This much is true: the Warriors have the most fearsome 1-4 starting lineup in NBA history. However, the fact does remain that they’ll need significant help in the low-post. Past Draymond Green, the team’s frontcourt is rather thin, thanks to the departures of Mo Speights, Andrew Bogut, Harrison Barnes and Festus Ezeli. Barnes aside, those guys were inconsistent contributors at best for Golden State, even throughout the playoffs, but when you have Steph/Klay/KD/Draymond running your wings, inconsistent size is pretty much all you need.

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To make up for their losses, the Warriors added veteran forward David West, who defected from San Antonio after a mildly successful one-year campaign, but still have a gaping hole at the center position, one they’re apparently hoping JaVale McGee can fill.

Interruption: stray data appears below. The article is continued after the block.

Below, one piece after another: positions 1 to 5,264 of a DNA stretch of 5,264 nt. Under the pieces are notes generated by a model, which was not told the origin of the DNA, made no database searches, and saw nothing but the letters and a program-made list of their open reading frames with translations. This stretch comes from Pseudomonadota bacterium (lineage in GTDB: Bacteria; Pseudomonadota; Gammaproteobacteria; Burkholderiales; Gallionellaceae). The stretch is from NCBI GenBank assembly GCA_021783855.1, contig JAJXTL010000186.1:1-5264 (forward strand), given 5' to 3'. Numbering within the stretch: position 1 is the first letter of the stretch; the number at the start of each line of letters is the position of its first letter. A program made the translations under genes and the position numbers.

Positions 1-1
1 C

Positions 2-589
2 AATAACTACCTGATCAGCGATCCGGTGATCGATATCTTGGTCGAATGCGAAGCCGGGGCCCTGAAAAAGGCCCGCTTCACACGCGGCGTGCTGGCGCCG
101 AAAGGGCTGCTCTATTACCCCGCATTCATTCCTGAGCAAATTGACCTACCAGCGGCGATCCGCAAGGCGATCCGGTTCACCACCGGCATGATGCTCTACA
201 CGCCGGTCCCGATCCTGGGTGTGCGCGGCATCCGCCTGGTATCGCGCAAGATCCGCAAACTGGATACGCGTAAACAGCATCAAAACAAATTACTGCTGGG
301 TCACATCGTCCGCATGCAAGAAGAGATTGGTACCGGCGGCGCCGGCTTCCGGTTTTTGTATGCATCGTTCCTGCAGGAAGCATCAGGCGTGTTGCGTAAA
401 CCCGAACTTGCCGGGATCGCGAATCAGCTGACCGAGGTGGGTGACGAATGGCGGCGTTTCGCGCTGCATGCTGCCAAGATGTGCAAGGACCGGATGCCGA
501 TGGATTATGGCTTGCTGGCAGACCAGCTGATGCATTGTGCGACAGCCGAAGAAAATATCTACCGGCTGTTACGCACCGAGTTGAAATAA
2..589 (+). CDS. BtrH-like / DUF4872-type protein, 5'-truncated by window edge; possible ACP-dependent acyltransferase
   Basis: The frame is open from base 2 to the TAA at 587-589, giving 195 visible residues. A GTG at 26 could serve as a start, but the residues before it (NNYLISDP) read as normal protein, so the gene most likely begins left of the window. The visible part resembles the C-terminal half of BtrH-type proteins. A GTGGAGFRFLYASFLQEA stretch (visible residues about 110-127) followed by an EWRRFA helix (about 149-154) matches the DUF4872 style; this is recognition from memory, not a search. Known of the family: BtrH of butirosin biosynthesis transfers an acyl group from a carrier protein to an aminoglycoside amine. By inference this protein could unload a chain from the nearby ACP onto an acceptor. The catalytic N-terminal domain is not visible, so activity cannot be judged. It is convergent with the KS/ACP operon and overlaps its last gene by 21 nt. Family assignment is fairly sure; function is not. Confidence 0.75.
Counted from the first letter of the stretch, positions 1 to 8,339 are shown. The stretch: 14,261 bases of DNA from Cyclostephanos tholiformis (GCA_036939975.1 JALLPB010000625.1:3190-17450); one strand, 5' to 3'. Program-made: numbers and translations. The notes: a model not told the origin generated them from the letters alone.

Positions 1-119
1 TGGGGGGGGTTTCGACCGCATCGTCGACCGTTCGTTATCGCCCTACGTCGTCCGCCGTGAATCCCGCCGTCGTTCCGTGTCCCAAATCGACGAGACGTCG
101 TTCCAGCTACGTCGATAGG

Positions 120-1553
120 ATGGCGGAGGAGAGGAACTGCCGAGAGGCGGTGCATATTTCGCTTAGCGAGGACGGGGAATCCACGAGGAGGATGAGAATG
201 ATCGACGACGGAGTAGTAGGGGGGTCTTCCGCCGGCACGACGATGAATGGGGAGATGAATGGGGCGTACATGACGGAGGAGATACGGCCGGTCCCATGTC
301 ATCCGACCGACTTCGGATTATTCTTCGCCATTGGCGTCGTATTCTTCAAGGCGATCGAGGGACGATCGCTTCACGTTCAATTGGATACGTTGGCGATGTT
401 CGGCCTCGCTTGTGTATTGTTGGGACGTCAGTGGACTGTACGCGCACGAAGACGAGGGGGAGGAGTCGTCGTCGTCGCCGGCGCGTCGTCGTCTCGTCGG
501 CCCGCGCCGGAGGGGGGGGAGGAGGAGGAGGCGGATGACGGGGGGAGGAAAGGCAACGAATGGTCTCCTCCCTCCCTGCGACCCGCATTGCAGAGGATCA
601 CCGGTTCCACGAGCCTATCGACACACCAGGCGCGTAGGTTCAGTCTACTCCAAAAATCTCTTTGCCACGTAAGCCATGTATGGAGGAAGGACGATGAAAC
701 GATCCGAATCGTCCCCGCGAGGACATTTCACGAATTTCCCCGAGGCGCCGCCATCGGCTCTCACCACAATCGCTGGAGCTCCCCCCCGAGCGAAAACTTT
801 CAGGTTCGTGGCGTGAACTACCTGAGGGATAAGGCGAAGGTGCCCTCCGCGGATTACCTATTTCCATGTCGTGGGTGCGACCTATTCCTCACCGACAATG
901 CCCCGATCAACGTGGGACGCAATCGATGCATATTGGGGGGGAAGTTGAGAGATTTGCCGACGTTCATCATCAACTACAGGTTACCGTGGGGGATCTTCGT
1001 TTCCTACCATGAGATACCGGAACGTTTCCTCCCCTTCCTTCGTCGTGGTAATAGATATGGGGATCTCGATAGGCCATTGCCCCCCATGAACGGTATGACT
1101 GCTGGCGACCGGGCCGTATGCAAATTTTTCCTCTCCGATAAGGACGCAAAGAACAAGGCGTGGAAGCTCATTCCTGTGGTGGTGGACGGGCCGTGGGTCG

On paper, McGee should be a perfect fit for GSW. He won’t be able to play in Kerr’s small ball schemes, but that’s what they have West, Draymond and KD for. Last year, towering guys like Bogut and Ezeli were most effective with Steph and Klay in the pick-and-roll or pick-and-pop offense, as teams had no choice but to respect a sure-handed 7-footer rolling towards the basket, despite the Warriors backcourt’s all-World shooting ability. McGee has seen success in those very schemes in Denver and Washington, but is known for his inconsistency and unwillingness to adapt to new offensive schemes.


However, as we said before, McGee isn’t being brought in to reinvent the wheel. A high-flying 7-footer who once averaged 12 points, 9 blocks and 2.5 blocks per game could be enough down low. It’s not like he has huge shoes to fill. Bogut averaged 5.4 points, 7 rebounds and 1.6 blocks per game as a starter. Meager, at best.